The marketing stack includes marketing automation software, business intelligence databases, CRM systems, content management systems (which allow marketers to take over updating digital marketing content with minimal IT involvement), blogging and data management platforms, analytics tools, social media management platforms, search engine platforms, and other systems and software that, in essence, enable marketers to manage the accumulation and analysis of big data.

Principles for the Data-Driven Company

It may seem, from the litany of technological systems just cited, that establishing a big data-driven company is complex and expensive. It can indeed be complex. The chief marketing officer and the chief information officer must work closely together if a company is going to have any success at using big data. Some companies have started hiring “chief marketing technologists” solely responsible for the technology side of marketing. The bottom line is that all marketing professionals today must be at least knowledgeable about the technological components of the marketing function.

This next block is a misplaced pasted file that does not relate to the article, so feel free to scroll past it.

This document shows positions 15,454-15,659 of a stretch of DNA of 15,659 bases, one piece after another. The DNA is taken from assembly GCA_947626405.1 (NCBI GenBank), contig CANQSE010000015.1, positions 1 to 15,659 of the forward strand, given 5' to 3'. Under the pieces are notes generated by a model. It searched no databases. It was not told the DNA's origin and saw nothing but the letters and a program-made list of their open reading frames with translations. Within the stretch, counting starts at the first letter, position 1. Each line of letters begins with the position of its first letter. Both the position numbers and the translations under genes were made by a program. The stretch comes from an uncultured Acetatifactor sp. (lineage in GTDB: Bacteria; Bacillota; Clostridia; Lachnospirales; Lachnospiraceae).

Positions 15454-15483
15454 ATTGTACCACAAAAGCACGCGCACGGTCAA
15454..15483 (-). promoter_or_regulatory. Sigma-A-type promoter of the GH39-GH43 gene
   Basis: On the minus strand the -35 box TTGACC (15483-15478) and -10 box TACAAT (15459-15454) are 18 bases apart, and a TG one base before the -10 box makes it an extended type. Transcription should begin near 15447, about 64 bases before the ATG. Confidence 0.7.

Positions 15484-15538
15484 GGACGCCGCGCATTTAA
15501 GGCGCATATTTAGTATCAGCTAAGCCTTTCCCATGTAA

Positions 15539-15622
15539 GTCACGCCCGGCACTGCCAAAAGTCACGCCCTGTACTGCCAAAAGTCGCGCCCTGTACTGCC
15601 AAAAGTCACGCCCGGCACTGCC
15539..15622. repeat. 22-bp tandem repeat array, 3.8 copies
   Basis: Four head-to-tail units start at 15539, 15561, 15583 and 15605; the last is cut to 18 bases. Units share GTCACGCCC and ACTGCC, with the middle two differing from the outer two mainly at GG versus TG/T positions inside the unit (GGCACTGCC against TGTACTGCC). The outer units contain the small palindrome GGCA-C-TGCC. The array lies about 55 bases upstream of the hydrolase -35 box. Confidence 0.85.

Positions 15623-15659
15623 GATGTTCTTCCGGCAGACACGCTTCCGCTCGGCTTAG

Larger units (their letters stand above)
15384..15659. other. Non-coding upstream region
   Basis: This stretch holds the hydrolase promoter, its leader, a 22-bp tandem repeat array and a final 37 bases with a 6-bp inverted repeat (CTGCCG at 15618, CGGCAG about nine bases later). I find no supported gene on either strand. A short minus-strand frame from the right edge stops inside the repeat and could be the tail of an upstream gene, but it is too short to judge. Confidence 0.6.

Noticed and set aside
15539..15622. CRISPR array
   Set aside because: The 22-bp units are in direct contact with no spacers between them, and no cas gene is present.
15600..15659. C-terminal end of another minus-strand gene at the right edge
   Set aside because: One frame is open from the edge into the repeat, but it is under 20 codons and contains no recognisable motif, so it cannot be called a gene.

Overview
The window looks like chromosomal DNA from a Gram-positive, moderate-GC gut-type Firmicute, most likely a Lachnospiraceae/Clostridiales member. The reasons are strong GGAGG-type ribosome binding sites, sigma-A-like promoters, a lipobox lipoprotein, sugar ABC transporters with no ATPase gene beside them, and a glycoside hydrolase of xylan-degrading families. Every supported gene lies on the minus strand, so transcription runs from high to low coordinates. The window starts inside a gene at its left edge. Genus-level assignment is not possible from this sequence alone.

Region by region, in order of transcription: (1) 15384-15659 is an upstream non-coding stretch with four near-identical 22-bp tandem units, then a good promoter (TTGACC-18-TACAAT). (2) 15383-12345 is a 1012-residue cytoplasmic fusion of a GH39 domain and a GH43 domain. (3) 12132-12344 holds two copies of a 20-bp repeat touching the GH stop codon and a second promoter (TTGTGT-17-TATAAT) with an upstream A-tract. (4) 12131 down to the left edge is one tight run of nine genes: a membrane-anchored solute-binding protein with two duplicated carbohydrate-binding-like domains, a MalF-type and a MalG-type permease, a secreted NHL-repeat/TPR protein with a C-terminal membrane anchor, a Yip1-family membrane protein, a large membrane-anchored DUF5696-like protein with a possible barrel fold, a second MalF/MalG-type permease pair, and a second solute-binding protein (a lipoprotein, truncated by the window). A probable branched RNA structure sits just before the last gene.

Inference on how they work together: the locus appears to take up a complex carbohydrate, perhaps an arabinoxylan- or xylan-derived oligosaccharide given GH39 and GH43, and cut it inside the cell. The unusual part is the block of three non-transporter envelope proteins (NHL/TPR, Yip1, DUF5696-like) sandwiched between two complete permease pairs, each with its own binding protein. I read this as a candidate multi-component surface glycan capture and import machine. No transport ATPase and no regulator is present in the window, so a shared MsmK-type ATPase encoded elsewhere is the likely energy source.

Using big data does not have to be expensive, however. In one of the most insightful chapters, Glass and Callahan offer 11 principles for successfully making a business more data-driven. Among the principles are, determine what you want to know about your customers and prospects; start small; don’t bet everything on technology (figure out first what you need, not what technology you want to use); and hire the right people — forget the art schools, and think about Star Trek conventions instead.

Glass, who heads B2B marketing at LinkedIn, and Callahan, LinkedIn’s senior manager for content marketing, present a guide for marketers in companies of all sizes.